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I believe Lavelle basically just described the Van't Hoff equation as concrete evidence for the statement made earlier in the course. Before, we had to just know that temperature changed K, but this equation shows how exactly it does that.
yeah you can also think about it in terms of the Le Chatlier's principle with how heat affects what sides of equations are favored, if one side of the equation is more favored at a different heat, then the there will be greater concentration of molecules on that side and the K value would shift. Hoff's equation just quantifies this idea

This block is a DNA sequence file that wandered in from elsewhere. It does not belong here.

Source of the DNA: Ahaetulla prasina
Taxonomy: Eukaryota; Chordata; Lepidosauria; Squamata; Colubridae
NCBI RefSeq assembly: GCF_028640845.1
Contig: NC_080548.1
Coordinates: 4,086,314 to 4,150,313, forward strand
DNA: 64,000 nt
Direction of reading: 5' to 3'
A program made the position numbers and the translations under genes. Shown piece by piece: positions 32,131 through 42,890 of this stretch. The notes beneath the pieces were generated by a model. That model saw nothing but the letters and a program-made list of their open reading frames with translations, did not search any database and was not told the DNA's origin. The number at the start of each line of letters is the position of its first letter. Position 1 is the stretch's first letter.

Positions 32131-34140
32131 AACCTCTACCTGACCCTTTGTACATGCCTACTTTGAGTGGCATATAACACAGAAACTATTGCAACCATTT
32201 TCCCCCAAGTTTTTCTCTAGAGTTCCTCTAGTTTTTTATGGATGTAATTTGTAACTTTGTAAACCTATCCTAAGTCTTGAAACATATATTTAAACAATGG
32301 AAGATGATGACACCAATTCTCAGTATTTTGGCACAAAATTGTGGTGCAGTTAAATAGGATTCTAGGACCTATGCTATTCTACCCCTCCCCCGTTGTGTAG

I agree with the above answers. We learned in the equilibrium chapter how K changes based on whether a reaction is endothermic or exothermic. The Van T' Hoff equation just quantifies the conceptual understanding that we gained in the past. With it, we can calculate the actual change in K value for certain reactions. We basically don't have to say that K increases or decreases, we can actually calculate what it inc or decreases to.
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